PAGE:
§ 9. Mr. Bernie Grant
To ask the Secretary of State for Defence what are the implications for his Department's forward planning of the forthcoming completion of the START process.
§ Mr. Archie Hamilton
We welcome the prospect of a START treaty between the United States and the Soviet Union. However, reductions in United States and Soviet strategic arsenals would have to go much further before we could consider how best to contribute to the strategic arms control process. Ministers have made clear in the context of the "Options for Change" review that we shall require a four-boat Trident force.
§ Mr. Grant
Does the Minister agree that in view of the economic recession, which was confirmed today by the Confederation of British Industry's report, we cannot afford to spend the £600 million plus that we are spending in the Gulf or the billions that we shall be spending on nuclear weapons, particularly at a time when the United States and the Soviet Union are reducing theirs? Why have the Government not offered to include Trident and Polaris in START? Why are we the only country that is not prepared to make any concessions in that way?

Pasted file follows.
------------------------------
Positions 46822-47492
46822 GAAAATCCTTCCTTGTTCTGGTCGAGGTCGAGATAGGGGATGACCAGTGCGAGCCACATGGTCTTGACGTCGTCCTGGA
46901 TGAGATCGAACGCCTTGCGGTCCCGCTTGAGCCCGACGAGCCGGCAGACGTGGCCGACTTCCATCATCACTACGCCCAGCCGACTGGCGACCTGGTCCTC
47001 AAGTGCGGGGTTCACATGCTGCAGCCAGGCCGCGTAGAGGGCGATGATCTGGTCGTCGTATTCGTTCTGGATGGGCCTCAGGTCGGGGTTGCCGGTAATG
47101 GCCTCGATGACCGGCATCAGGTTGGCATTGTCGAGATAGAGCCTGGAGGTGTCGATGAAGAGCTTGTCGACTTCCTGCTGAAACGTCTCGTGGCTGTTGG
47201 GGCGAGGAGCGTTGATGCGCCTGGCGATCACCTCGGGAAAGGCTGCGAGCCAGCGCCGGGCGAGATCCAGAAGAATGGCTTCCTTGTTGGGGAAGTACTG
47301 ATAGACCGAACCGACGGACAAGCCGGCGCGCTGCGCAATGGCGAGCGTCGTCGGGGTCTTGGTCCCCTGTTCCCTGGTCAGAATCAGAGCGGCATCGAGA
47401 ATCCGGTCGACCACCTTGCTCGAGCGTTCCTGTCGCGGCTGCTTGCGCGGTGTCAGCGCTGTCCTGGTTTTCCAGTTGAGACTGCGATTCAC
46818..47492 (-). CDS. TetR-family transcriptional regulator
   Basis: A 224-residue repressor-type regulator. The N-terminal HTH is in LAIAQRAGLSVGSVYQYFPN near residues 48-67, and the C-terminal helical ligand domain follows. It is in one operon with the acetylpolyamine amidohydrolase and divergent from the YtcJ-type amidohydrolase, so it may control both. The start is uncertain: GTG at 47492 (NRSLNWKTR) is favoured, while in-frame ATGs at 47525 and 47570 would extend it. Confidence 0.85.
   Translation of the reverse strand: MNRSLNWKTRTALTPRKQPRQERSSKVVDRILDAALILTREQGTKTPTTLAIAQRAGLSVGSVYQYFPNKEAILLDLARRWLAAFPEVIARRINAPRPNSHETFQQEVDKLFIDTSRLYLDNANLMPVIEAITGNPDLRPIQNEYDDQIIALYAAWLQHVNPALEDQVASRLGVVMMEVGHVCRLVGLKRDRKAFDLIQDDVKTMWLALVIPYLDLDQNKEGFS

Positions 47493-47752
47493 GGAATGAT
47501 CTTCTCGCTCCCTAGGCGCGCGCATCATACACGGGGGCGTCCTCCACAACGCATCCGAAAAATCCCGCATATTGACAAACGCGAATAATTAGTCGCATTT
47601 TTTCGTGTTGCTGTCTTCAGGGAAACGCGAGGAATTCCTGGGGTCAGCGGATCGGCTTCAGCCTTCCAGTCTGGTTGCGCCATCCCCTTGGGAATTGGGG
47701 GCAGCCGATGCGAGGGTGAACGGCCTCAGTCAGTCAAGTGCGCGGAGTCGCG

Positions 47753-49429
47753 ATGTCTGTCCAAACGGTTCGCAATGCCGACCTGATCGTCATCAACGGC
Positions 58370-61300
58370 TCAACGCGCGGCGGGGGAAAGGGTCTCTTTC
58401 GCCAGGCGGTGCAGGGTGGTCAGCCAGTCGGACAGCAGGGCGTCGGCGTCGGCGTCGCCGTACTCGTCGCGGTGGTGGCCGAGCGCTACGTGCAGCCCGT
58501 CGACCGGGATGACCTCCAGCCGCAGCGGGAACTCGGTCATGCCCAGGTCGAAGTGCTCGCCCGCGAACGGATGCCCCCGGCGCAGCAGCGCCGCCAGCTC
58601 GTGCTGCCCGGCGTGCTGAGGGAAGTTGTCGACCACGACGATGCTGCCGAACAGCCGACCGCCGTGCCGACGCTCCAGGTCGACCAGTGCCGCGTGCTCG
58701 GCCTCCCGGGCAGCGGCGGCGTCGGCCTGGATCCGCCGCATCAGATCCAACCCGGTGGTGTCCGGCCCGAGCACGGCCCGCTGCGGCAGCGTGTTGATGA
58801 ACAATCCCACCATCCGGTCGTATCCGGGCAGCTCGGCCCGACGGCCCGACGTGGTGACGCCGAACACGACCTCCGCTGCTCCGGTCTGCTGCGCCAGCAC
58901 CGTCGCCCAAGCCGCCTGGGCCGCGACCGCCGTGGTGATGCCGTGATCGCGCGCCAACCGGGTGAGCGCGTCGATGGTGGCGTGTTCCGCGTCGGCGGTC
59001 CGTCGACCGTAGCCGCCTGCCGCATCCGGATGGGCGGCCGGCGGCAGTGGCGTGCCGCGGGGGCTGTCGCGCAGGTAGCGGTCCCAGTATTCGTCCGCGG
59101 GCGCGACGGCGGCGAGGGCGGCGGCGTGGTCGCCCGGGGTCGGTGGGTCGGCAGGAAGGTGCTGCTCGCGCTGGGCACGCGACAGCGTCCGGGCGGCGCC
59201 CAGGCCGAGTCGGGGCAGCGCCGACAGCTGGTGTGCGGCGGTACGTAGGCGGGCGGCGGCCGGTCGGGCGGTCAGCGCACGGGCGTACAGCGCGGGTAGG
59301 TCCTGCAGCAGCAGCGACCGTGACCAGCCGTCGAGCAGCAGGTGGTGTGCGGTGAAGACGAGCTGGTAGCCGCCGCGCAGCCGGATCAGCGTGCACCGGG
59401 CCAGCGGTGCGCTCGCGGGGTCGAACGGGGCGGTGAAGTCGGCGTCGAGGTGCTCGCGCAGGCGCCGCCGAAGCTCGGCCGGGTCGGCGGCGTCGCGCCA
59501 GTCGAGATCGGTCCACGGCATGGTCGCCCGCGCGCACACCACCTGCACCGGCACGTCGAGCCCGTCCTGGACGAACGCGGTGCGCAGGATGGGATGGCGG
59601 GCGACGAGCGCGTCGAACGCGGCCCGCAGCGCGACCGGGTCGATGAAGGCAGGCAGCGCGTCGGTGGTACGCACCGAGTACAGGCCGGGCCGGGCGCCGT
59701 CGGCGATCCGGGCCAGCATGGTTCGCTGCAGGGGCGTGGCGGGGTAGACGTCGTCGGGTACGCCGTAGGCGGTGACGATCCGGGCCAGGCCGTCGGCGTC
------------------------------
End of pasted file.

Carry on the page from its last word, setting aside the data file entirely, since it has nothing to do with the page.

§ Mr. Hamilton
As the hon. Gentleman knows, we regard the Trident missile system as the minimum deterrent that we can have if we wish to remain in the nuclear deterrent business. We have made it clear as a Government that we feel that nuclear deterrence is an essential part of the defence of the islands of this country. Muddle and confusion exist among the Opposition. Labour is currently committed to negotiating away our independent nuclear deterrent at a time when, regrettably, in other parts of the world such as Iraq nuclear capability is being produced. Labour will therefore have to face the accusation in this country that Labour is negotiating away our nuclear deterrent while Saddam Hussein is developing his.
§ Mr. Latham
With regard to START, will my hon. Friend confirm that it will be possible for the United States and the Soviet Union to destroy literally thousands of their missiles without making any difference to the nuclear balance?
§ Mr. Hamilton
That is right. That is basically the understanding of the START agreement as far as it has got. There will be a radical reduction in arsenals on both sides. If the Labour party insists on negotiating away our deterrent in return for some balancing reductions by the Soviet Union, it will still leave the Soviet Union with a vast arsenal of nuclear weapons. [Interruption.]
§ Mr. Speaker
Order. I ask hon. Members to desist from holding private conversations. It is difficult to hear.